Similarly, it is unclear how elevated antibody titers are correlating with disease symptoms. However, it is of great interest that there is a significant correlation of these neurotransmitter receptors with immunoglobulin levels, T-cell activation, and other autoantibodies such as ANA or TPO antibodies [8] suggesting a broad and complex activation of the immune system.

Targeting neurotransmitters AB in ME/CFS

Based on recent studies employing the monoclonal anti-CD20 antibody rituximab [9] in patients with ME/CFS there is reason to believe that the reduction of these neurotransmitters AB may be a promising target for therapy. In these studies, depletion of CD20+ B cells with rituximab led in a majority of patients with ME/CFS to a complete or at least partial remission. Since this beneficial effect occurred only several months after initiation of treatment with rituximab, it may be attributed to the wash-out of the autoantibodies due to the elimination of the short-lived antibody producing plasma cells related to the CD20+ memory B cells. A more immediate therapeutic strategy with less side effects may involve immune apheresis or other forms of extracorporeal apheresis such a neuro- or cerebropheresis [10].

Using immunoadsorption in patients with post-infectious ME/CFS with an IgG-binding column for 5 days in an observational study with ten patients induced a rapid improvement in seven patients [11, 12]. We have also used extracorporeal apheresis (INUSpheresis) enabling a significant reduction of total IgG and all neurotransmitter receptors of up to 50% as well as inflammatory proteins such as CRP or RANTES. In a clinical observation in patients with ME/CFS, extracorporeal apheresis used over either 2 or 4 days induced a significant improvement of symptoms based on disease-specific scores. ME/CFS patients with a clear-cut infection-triggered increase of autoantibodies seemed to have the most significant and sustainable clinical benefits. However, it is also highly conceivable that clinical improvement seen in patients subjected to therapeutic extracorporeal apheresis may have multiple causes, not only related to reduction in autoantibodies against neurotransmitters but also other yet unknown autoantibodies, inflammatory proteins, and rheological factors.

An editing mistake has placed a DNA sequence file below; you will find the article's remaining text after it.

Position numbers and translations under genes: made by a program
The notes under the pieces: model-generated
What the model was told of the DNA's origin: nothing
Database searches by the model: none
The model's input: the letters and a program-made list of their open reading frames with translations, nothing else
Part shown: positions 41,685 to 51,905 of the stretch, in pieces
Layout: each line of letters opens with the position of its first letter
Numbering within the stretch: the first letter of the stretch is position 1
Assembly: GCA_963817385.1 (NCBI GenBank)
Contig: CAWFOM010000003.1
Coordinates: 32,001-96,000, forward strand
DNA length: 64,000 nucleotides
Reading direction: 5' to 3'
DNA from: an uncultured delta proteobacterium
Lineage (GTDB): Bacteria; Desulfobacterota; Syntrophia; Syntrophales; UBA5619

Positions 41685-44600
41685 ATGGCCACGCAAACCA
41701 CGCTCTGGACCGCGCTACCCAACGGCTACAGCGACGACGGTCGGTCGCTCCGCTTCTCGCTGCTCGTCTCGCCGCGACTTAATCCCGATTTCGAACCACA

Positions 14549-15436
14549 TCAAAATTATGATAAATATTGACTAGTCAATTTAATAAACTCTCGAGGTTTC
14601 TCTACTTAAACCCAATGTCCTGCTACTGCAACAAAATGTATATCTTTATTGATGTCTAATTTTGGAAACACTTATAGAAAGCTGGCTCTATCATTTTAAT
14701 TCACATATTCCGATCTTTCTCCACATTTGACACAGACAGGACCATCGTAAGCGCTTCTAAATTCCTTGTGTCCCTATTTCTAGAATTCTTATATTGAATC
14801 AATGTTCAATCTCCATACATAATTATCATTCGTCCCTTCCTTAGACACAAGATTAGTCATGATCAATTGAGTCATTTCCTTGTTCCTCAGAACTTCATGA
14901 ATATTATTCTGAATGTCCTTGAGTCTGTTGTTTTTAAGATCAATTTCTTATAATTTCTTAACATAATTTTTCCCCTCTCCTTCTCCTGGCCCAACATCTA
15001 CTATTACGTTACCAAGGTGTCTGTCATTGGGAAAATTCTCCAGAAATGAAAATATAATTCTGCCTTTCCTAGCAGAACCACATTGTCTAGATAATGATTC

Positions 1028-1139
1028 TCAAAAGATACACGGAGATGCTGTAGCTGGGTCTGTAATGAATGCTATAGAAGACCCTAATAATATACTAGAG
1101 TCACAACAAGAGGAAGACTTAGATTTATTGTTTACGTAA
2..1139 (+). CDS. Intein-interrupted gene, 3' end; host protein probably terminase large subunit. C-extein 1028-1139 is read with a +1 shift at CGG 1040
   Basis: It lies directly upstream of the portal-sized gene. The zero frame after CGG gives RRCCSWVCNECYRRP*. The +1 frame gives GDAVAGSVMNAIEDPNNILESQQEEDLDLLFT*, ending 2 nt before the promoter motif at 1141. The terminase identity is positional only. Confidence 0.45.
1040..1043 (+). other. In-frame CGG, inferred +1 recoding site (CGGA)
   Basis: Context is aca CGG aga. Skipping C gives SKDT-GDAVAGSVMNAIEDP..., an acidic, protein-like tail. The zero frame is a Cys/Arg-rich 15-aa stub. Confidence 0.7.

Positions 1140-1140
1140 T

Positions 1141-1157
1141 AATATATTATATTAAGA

ME/CFS in post-COVID-19 patients and therapeutic options

Post-COVID-19 syndrome is frequently associated with continuing respiratory problems and debilitating fatigue. There is now increasing evidence that a great variety of autoantibodies may be driving severe forms of COVID-19. These autoantibodies may also play a crucial role in the extended multi-organ illness persevering for months in patients with “long-COVID-19” [13]. Furthermore, orthostatic cerebral hypoperfusion, hypotension, and small fiber neuropathy have been described [14]. The symptoms that occur in a large number of patients following severe COVID-19 disease but even in many cases following mild SARS-CoV-2 infection are similar to the clinical symptoms of other forms of infection-triggered ME/CFS. Although, oxidative stress may contribute to this syndrome replacement [15] of antioxidants and vitamins according to our experience are insufficient to allow for any major improvement of the clinical signs. Similarly, cognitive behavioral therapies are not likely to be sufficient to help in this situation [16]. Hypothalamic–pituitary–adrenal–hypofunction has been described in patients with ME/CFS as a consequence of activated immune-inflammatory pathways [17].

Most patients with severe Covid-19 disease have been receiving dexamethasone and may have an adrenal pre-damaged by the inflammatory process [18]. Therefore, there may be a predisposition for adrenal insufficiency [19] explaining some of the symptoms of the ME/CFS in post-COVID-19 patients. However, we have tested HPA-axis function in patients post-COVID-19 that have received dexamethasone and did not observe any blunting of adrenal cortisol levels (unpublished observation). Based on these findings, replacement with hydrocortisone may not be indicated to improve the severe signs of patients with a post-COVID-19 fatigue syndrome. First, results in our clinic, however, demonstrate elevations of neurotransmitter receptor antibodies similar to what we have seen in other forms of infection-triggered ME/CFS. If these findings can be confirmed in larger number of patients extracorporeal apheresis or immunadsorption may offer a simple and effective treatment option to relieve many of the cumbersome symptoms of these patients. If SARS-CoV-2 can trigger autoimmune disease [20], inducing a large variety of autoantibodies damaging pulmonary cardiovascular and/or nervous system-specific immunosuppressive treatments may be a treatment option. However, a long-term medical immunosuppression or complete removal of immunoglobulins by immune adsorption may also remove protective anti-SARS-CoV-2 antibodies. Therefore, a strategy of extracorporal apheresis allowing a significant reduction of damaging autoantibodies while maintaining an adequate immune defense would be more appropriate. The first evidence gained from investigation of three post-COVID-19 patients in our own centrum showed that extracorporeal apheresis (INUSpherese) could significantly reduce levels of neurotransmitter autoantibodies and alleviate symptoms of CFS, while maintaining sufficient the patient’s anti-SARS-CoV-2 antibodies. The latter observation, however, may not substantially indicate that INUSpherese show certain IgG specificity, but instead can reflect differential kinetics of AB production. We propose using an App providing the criteria for ME/CFS for recruitment, registration, and monitoring of patients and performance of future clinical trials, which method in our opinion may rise more awareness of this clinical condition among younger patients.